Why You Should Wait to Update WordPress Plugins and Themes

I have used WordPress going on 10 years now. It’s awesome, and I couldn’t imagine myself working with anything else. However, just like with every platform, there are ways to go about forming what I call “good and safe” habits. Today I want to discuss a little bit about updating WordPress plugins and why I typically recommend users to wait before updating to the shiny new version. Trust me, this will cause you less stress in the long run. 😉

Wait to Update WordPress Plugins and Themes

We all love new and shiny things… and updates to our favorite plugins and themes are always exciting as sometimes they mean new features and capabilities. It’s very tempting when you login to your WordPress dashboard and see pending updates just to click “update all” and move on. However, this is what I urge you not to do! ✋

WordPress updates available
WordPress updates available

Why? Because developers are humans, just like the rest of us. They sometimes make mistakes. Trust me, my brother and I develop our premium WordPress plugins, and there has been a time or two where we have pushed out bad code by accident, and then immediately had to push another update to fix it. I don’t care how big of a development team is behind a plugin or theme, plugins and themes will always be prone to humans errors.

What happens when a developer accidentally pushes out bad code? Well, for one, it can take down your entire site. Or it can simply break other functionality that you might not even realize until later. Here are a couple examples on plugins that I actually use that had issues this very month. I by no means want to single anyone out here, as it happens throughout the entire WordPress marketplace.

Plugin 1

This first plugin introduced some bad code that would actually freeze the media library. 😦

Plugin update freezes the media library
Plugin update freezes the media library

Plugin 2

This second plugin introduced some bad code that would actually cause a 500 error on your WordPress site. 😥

Plugin causes 500 error
Plugin causes 500 error

These types of bad updates actually happen a lot! I see patches to fix a patch multiple times per week.

My Recommendations for Updating Plugins and Themes

So what is the safest route to go? Well, here are my recommendations when it comes to updating plugins and themes on your WordPress site.

1. Look at the Plugin/Theme Changelog

The first thing you should do is always look at the plugin and or theme’s changelog. This can be found within the “Plugin” update section in the WordPress dashboard. If there is a critical security update, then by all means, you should update it right away to ensure your WordPress site is safe. If there isn’t, I recommend waiting a week or two before updating.

Plugin changelog
Plugin changelog

Why wait? Because in almost 99% of scenarios if a developer pushes out bad code, if you wait a week or two, they will most likely have pushed out a fix and in essence, you can bypass all the problems altogether. This is less of a headache for you, your clients, and saves you time. In those 2 plugin examples I mentioned above, I didn’t update either of them within that time period and therefore, never experienced issues.

2. Use a Staging Environment

If for some reason an update has a feature or fix that you do need right away, then I strongly suggest using a staging environment to test with first(even for the smallest of updates!). Many hosts have staging environments now, so make sure you take advantage of them. This is what they are meant to be used for… testing.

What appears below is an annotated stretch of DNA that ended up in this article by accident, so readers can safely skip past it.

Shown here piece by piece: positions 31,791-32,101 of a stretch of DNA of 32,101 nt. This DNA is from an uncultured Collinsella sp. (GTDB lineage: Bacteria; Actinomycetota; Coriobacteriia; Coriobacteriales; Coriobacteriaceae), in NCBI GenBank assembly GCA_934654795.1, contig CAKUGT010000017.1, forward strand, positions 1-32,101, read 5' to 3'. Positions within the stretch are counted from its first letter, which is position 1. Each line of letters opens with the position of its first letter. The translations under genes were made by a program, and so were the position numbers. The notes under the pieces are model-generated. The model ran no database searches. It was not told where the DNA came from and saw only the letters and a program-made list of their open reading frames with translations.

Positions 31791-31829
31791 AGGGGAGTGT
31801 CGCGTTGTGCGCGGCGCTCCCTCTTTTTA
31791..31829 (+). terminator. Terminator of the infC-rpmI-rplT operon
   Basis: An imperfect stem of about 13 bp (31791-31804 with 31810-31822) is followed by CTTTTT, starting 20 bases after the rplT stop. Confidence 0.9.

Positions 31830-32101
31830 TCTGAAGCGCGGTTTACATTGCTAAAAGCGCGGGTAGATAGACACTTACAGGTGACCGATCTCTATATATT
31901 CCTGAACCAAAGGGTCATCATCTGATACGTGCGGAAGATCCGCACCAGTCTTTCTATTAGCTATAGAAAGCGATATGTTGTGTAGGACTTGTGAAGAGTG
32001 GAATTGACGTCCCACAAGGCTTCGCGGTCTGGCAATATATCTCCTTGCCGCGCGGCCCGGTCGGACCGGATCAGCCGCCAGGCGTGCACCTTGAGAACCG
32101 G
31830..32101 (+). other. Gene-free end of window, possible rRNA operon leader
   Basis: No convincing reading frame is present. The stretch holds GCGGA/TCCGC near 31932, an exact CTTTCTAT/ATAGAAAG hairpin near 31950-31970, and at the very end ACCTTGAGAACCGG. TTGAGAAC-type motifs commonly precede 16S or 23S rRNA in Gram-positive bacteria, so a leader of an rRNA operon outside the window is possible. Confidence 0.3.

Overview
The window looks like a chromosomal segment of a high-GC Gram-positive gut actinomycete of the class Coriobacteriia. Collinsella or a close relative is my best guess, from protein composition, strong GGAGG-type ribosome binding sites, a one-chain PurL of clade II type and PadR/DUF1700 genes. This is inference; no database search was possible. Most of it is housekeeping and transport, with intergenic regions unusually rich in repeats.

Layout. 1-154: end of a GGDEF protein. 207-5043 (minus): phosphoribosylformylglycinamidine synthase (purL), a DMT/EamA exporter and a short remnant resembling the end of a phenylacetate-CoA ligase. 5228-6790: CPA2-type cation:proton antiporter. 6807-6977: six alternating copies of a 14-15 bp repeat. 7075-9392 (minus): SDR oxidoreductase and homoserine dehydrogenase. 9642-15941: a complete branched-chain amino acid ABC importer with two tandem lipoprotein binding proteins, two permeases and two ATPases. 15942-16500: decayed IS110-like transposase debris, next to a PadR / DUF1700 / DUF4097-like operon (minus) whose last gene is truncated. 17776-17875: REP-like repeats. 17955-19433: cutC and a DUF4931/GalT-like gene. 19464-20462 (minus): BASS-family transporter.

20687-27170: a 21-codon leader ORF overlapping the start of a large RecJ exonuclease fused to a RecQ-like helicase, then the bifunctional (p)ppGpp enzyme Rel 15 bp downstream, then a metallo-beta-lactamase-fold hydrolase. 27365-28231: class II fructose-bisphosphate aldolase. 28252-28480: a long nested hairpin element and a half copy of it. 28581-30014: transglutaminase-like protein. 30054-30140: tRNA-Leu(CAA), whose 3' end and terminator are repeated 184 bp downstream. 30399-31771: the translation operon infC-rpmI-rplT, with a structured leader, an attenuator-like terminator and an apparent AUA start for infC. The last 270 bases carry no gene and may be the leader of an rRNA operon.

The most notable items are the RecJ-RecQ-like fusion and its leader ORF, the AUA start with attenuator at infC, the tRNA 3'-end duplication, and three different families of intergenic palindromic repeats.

WordPress staging environment
WordPress staging environment


The next time that shiny new plugin update comes around, ask yourself if you really need it today. If you don’t, and it isn’t security related, wait a week or two… trust me, you’ll thank me in the long run. I have been doing updates this way for a long time and almost never experience anything breaking anymore.

I would love to hear your thoughts on updating plugins and themes. What is your workflow? Let me know below in the comments. 👇


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5 thoughts on “Why You Should Wait to Update WordPress Plugins and Themes

  1. This.

    The whole theme/plugin update dance is such an issue that we ended up baking it into the hosted/managed service we sell. We go so far as to prevent users from installing updates directly so we can test on staging installs before rolling out.

    The only real exception to that rule are emergency security updates.

    As for the workflow, we manage just over 100 installs all hosted on WPEngine. We update plugins via a proprietary deployment tool my Lead Tech Developer wrote to push themes and plugins out from a Git repo to each install: https://www.screencast.com/t/Rcapub31D3

    We can push updates on a per site basis or per element (i.e. any site with that theme or plugin assigned gets the update).

    This makes testing less time consuming but allows us to get the updates out ASAP once that process is complete.

      • I’m really happy to see more attention paid to this topic. While it’s a natural byproduct of successful open source software, anyone who has been a WP developer for more than five years has seen this become an increasingly tricky issue. I asked my Lead Technical Developer to write an article on the catch-22 of this where the other side of the coin is WP users who get one-off development projects and end up in update hell becasue no one prepared them for the notion of legacy costs: https://artshacker.com/update-pros-and-cons/

  2. Thank you for this great article, Brian. I wonder how do you find out if the update is a “critial security update”? Is in the changelog of that update written “critial security update”?

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